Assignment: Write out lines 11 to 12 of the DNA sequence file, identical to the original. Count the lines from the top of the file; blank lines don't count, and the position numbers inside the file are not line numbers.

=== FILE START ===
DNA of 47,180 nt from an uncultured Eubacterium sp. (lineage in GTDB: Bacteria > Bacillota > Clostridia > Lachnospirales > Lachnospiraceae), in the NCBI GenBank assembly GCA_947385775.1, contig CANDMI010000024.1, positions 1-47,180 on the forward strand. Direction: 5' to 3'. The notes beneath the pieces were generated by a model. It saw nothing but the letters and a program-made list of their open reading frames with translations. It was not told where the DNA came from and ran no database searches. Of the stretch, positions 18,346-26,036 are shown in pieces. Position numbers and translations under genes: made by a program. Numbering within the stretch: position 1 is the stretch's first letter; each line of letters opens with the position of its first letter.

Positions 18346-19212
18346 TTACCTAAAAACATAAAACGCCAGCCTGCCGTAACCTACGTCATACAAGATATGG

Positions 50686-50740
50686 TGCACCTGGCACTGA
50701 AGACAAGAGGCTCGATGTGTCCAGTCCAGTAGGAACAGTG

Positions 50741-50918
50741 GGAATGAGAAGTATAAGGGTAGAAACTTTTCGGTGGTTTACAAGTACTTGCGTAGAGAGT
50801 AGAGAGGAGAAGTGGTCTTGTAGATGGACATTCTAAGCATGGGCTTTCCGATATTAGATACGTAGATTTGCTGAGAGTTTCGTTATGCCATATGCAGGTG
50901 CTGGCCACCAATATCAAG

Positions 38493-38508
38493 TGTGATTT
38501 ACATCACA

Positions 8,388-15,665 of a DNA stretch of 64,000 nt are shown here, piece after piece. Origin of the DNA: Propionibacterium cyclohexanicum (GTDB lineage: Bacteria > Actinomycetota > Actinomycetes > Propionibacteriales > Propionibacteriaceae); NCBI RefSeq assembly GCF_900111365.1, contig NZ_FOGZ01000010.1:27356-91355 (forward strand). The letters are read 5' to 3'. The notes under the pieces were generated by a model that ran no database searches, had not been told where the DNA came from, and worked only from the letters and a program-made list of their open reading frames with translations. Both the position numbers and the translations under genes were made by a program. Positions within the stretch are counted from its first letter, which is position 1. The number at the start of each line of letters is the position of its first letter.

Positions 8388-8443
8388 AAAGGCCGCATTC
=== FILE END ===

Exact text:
Positions 38493-38508
38493 TGTGATTT